PPS - One change might be a property price crash.

Tuesday, 7 December 2010

Drive-through convenience store

How many times have you been driving home and realised you needed a loaf of bread, some milk or whatever other staples you frequently run out of? Wouldn't it be great to have a drive-through convenience store where you could get those things without having to get out of your car? I would definitely have used such a store at least once, if it existed.

Now the down sides. The selection would be a little limited by necessity. The prices would likely be higher even than ordinary convenience stores. And if you're ordering a lot, you might need to stop to arrange it properly in your car before heading back on the road anyway. Still, it would be interesting to see someone give it a go.

Mokalus of Borg

PS - A quick Google search confirms I'm not the first one with this idea.
PPS - Still, it's not so common that I'd call it "convenient".

Monday, 6 December 2010

An alternative to holding on the phone

Instead of putting people on hold in this technological age, can't we put them in a call-back queue? Then they can hang up and go about their business until someone is ready to assist them. This would be particularly helpful when congestion at the call centre is very high, but would actually be bad when it's very low, since it would be more trouble in that situation. I also imagine people would be very distrusting of such a call-back system, and would rather wait than risk never hearing back again. Still, if you trusted it, all you'd have to do is call the queue line, state your name and reason for calling, then hang up. Caller ID can handle the number, or you can specify another by using your keypad. If you're on a mobile, you could even text in a call-back request.

Mokalus of Borg

PS - This doesn't even seem like it would have to be very high-tech.
PPS - Would you trust a high-tech version more than a low-tech one?

Friday, 3 December 2010

Excel vs Access

Is Excel the reason Access is so bad? For most people, Excel is their "database" tool of choice, and for good reason. It has flexible tabular data CRUD operations, search, sort, group and pivot query functions, plus it makes charts. It can load data from external sources, calculate results, colour-code them and export them in other useful formats. It can even be programmed in VBA or, with the most recent versions, CLR managed code. Given all these features, what advantages does Access confer? It doesn't even add multi-user capabilities cleanly, and getting up and running with an Access database is much harder than opening Excel. Given such a consumer focus on Excel, is it any wonder Microsoft would spend a lot more time and effort on it than on Access?

Mokalus of Borg

PS - I can imagine more Access features being added to Excel over time.
PPS - But my imagination doesn't drive Microsoft.

Friday Zombie Blogging - No more P&P&Z movie

Rumour has it that the Pride and Prejudice and Zombies movie adaptation might be dead. The director bailed out, then Natalie Portman, producer and star, ditched in favour of playing Lois Lane in a new Superman movie. Looks like we might not get zombie action plus Jane Austen on our screens for a while.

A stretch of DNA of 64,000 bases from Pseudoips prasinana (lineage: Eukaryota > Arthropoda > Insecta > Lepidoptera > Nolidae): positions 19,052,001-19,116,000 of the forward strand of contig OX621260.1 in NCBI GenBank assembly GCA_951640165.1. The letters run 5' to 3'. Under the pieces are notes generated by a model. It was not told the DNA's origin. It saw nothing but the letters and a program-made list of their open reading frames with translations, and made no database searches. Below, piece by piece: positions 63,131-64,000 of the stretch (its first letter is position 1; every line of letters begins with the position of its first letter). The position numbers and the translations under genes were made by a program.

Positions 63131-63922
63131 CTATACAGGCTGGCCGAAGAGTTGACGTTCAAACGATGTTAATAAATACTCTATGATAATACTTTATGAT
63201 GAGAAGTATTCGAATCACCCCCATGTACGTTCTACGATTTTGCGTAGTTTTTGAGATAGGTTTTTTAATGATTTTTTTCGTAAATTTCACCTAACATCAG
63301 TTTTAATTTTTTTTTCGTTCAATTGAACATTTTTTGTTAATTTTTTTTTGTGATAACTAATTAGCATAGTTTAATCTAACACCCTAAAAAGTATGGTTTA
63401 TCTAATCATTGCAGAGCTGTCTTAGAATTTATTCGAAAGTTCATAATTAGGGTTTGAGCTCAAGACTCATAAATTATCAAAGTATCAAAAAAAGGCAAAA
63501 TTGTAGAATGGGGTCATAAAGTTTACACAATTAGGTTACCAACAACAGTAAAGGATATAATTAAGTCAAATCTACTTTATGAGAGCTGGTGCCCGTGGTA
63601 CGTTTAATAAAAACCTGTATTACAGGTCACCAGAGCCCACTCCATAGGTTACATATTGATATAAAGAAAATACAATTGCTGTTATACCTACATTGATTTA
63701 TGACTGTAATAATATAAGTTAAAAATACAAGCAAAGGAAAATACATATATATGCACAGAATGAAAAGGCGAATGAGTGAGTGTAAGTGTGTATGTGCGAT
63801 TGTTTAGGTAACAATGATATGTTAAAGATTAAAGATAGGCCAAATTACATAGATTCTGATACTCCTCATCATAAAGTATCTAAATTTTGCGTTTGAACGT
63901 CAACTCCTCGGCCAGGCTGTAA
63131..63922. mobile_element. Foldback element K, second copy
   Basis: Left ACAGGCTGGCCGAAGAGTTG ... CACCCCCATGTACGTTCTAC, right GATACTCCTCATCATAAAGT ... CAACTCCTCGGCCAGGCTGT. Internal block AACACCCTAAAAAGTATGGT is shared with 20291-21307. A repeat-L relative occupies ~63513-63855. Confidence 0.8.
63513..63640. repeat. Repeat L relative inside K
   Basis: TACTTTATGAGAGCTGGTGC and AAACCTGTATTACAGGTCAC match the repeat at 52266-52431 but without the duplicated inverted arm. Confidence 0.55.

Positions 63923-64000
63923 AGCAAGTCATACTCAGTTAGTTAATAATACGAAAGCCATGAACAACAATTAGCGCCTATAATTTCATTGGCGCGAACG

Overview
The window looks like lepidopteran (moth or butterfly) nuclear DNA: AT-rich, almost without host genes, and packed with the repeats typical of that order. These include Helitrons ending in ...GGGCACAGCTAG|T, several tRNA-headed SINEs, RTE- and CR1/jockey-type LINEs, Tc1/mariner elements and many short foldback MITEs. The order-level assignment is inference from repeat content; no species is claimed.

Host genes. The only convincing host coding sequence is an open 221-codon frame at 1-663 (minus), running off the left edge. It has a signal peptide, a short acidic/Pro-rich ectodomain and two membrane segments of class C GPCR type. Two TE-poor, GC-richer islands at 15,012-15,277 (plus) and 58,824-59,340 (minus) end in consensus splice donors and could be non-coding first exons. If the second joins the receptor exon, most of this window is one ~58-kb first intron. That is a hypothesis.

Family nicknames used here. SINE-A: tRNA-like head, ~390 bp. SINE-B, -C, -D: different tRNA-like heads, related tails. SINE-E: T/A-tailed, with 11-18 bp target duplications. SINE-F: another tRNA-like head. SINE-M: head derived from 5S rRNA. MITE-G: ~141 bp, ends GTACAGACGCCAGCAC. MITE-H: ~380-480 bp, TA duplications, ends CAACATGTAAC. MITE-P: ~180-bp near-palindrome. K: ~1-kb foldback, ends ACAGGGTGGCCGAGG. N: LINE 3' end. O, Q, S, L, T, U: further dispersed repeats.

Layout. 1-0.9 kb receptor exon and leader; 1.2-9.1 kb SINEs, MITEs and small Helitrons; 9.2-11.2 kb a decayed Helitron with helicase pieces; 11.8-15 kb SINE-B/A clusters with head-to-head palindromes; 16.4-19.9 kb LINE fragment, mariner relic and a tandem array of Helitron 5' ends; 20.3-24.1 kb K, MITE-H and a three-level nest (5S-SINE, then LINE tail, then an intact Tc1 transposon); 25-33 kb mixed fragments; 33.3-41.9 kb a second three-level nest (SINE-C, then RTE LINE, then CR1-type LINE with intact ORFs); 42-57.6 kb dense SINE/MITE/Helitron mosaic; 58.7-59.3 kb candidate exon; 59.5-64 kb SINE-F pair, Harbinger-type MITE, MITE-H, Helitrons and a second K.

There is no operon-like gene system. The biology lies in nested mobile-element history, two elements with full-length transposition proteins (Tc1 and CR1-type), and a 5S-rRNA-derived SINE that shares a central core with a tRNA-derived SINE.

Mokalus of Borg

PS - Then again, you can't keep a good zombie down.
PPS - Which part of the cast or crew would count as the head?

Thursday, 2 December 2010

High standards vs growth

Debbie and I recently started karate together (well, I started again) and I wondered about maintaining standards versus growth. On the one hand, you want to maintain high standards that encourage people to join and build up the club's reputation. On the other hand, you need instructors if you want to grow, and not all of them are likely to meet the standards, so eventually you need to start being more lenient and allowing average instructors through, rather than just the outstanding ones. Past a certain size, you'll either lose your standards or stop growing. Probably both at once. High standards are (usually) incompatible with fast growth.

Mokalus of Borg

PS - I can't think of any general high-quality growth examples off the top of my head.
PPS - I'm sure there are a few exceptions that prove the rule.

Wednesday, 1 December 2010

GMail and conversation view

My boss and co-workers were complaining that GMail does not allow you to turn off "conversation view", where items with the same subject are grouped together. I found it within a few minutes, and a quick test confirmed that it works just as described. It's a pretty recent addition, though, so it's no wonder they didn't know it existed. What I don't understand is why you wouldn't want it. Personally, I would hate to be searching through my email looking for the different connected pieces of one conversation. I suppose if you get tons of unrelated mail all with the same subject heading it might get annoying, but apart from that, I'd rather have it on than off.

Mokalus of Borg

PS - I don't get a lot of same-subject email.
PPS - And GMail doesn't seem to group it together anyway if there's a long gap.